In early January, the results were back. There was increased abnormal activity in the left temporal lobe. The report called it “stable abnormal activity” which seemed just the epitome of ironic phrases to me.
The first EEG showed left temporal lobe seizures. The second EEG showed no seizures on the left. The most recent, in January, showed a reemergence of left temporal lobe seizures again.
Since his seizures are “silent”, I’m left assessing things as an “outsider”. I see things that I can chalk up as silly behavior or as warning signs. Underlying it all, I have this constant fear over what makes him do some of the things he does. When he laughs hysterically, with no external cue, or when I must repeat the same question over fifteen minutes with no response, I worry whether he is having a seizure or how extensive the damage from it may be.
But even if I did know, so what? It’s not like I can reach into the medicine cabinet and give him a bandaid to stop or fix it.
When I was younger, I had a persistent nightmare. I’d need to dial a telephone number because there was an emergency. No matter how hard I tried I never could get through. I supposed back then that making a call in time, could always solve a problem. But that was wrong. And here I am. I call the neurologist and explain how my son’s behavior says something is worsening – but my call can’t fix it. I can’t stop the electrical battering to my child…
I deeply love a child whose level of disability rises and falls unpredictably. One minute he’s winning the class spelling bee, playing with friends, hugging his mama. The next, he is completely nonresponsive to everyone, or laughing hysterically like he’s being tickled to death.
At minimum, I’m on yellow alert.
A week ago, I took him to school. A classmate asked him to play and the two of them wandered away. I’m on Cloud 9, as I’m trying to keep track of him through the crowd. But then his teacher approaches. She pokes a hole in my cloud. He’s taken another reading test, she says, and he tested at a 9 month level. I don’t understand what that means. She says, “Don’t be shocked, when you see the results,” “He must’ve been having an off-day,” and “I’m going to let him take it over again.”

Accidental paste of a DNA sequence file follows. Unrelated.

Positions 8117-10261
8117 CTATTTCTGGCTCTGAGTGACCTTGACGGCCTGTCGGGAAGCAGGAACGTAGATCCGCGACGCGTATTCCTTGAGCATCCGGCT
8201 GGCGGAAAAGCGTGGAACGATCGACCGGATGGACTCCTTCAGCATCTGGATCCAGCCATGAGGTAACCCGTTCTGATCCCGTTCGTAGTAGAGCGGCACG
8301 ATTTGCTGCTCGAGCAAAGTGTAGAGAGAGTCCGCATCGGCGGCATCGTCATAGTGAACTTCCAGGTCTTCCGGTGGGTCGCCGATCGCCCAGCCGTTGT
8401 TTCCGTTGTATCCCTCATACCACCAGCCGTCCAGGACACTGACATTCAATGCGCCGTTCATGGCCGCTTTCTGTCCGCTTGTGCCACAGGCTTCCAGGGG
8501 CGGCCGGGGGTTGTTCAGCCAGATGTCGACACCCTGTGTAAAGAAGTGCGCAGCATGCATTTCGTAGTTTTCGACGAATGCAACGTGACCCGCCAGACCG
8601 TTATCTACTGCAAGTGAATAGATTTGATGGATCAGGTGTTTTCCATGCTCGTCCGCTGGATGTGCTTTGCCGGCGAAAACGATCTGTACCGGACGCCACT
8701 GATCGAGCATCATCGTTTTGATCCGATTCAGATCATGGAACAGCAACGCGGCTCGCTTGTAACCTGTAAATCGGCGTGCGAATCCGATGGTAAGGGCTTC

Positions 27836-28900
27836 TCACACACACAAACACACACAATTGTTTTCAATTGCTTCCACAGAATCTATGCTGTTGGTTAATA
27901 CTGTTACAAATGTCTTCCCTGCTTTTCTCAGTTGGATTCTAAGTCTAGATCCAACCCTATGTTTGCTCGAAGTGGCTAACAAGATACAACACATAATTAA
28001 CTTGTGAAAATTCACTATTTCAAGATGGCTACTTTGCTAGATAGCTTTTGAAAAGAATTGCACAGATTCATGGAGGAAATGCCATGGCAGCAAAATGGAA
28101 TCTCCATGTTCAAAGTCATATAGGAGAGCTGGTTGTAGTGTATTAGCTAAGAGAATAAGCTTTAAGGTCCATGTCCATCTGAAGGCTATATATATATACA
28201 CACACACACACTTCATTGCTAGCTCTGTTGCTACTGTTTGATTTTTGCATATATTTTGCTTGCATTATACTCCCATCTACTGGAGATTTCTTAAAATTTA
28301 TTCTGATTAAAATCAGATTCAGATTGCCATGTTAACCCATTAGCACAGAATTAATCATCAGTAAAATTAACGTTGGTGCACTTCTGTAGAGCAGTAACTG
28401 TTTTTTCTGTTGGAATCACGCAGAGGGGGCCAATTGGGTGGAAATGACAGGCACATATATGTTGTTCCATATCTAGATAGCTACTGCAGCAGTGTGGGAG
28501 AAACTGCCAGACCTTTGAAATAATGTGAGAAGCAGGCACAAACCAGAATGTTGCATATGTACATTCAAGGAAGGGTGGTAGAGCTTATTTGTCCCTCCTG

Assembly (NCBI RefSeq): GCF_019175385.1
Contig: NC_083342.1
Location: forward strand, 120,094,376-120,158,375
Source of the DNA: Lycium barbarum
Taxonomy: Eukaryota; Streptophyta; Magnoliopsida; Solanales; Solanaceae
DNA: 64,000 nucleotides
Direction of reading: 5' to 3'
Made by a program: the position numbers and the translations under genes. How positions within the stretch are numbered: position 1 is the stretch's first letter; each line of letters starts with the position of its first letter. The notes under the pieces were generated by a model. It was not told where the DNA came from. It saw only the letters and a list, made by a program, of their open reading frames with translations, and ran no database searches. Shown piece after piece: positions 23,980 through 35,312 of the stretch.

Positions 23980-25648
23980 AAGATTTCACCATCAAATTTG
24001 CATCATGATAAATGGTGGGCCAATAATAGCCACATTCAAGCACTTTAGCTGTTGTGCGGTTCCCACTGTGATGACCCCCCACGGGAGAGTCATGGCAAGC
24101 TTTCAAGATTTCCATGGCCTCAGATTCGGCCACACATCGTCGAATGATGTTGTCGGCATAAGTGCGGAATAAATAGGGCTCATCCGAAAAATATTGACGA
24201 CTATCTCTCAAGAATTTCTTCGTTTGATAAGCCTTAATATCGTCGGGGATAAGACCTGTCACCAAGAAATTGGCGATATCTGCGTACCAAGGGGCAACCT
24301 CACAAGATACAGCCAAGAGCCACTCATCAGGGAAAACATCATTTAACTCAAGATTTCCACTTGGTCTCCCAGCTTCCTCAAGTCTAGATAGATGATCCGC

This had been his strength. When he started the school year, he tested in the highest five percent of all kids who took the test, across the country. Now? Not even close. I call the ABA staff. The new senior tutor agrees to be the one who supervises the retest. He takes it over. He doesn’t do much better.
The problems are quite defined. There’s just no real answer. No solution – no fix.
He’s crashing. I’m dialing. The neurologist cuts a dose of one med, orders another blood draw to check the levels of medication in his blood. His ABA team talks -formulates a plan. But I’m tired. There’s always a “plan”.
I want answers. I want it fixed. Too bad for both of us. And lately, I’ve seen faces, relatives, acquaintances, who give me looks of pity. I’d rather they despised me than pitied me. So, I just have to take it. From both ends. I call, let the “team” speculate and experiment on my son… and I have to accept that.
I’ve never accepted that. I doubt I ever will. I know there has to be a way and someday it will be found for someone.
I buy reading comprehension books. He reads a paragraph and responds to the multiple choice questions perfectly without a prompt. I have him do an online spelling test. He gets 100 percent on his first try.
Then, we sit back to read “Owl at Home”. The first story is about winter knocking at Owl’s door. He has no clue what “winter” is. He’s nearly 7 years old. Even after I explain it to him, he tells me you wear shorts in the winter. After five minutes, he is gone, though sitting right next to me. I tell him to go play. I head back to buy new materials to teach him about the seasons.
The other night, he was struggling to get through his homework after school and OT testing. He wanted to give up. I told him that a lot of times, he has to work harder than other kids because he has autism. There was a pause, and then he said, very clearly, “I don’t want autism.”
I answered, “Autism is not just about things being hard – it makes you who you are – you’re sweet, and good, and everyone loves you, and part of all that good is autism too.” He was quiet, and gave me his tilt of the head, as though he was weighing what I said. Then, his lips began to move with no words. He started to echo.
And before I knew it, he was gone again- even before his body got up and he ran off to play.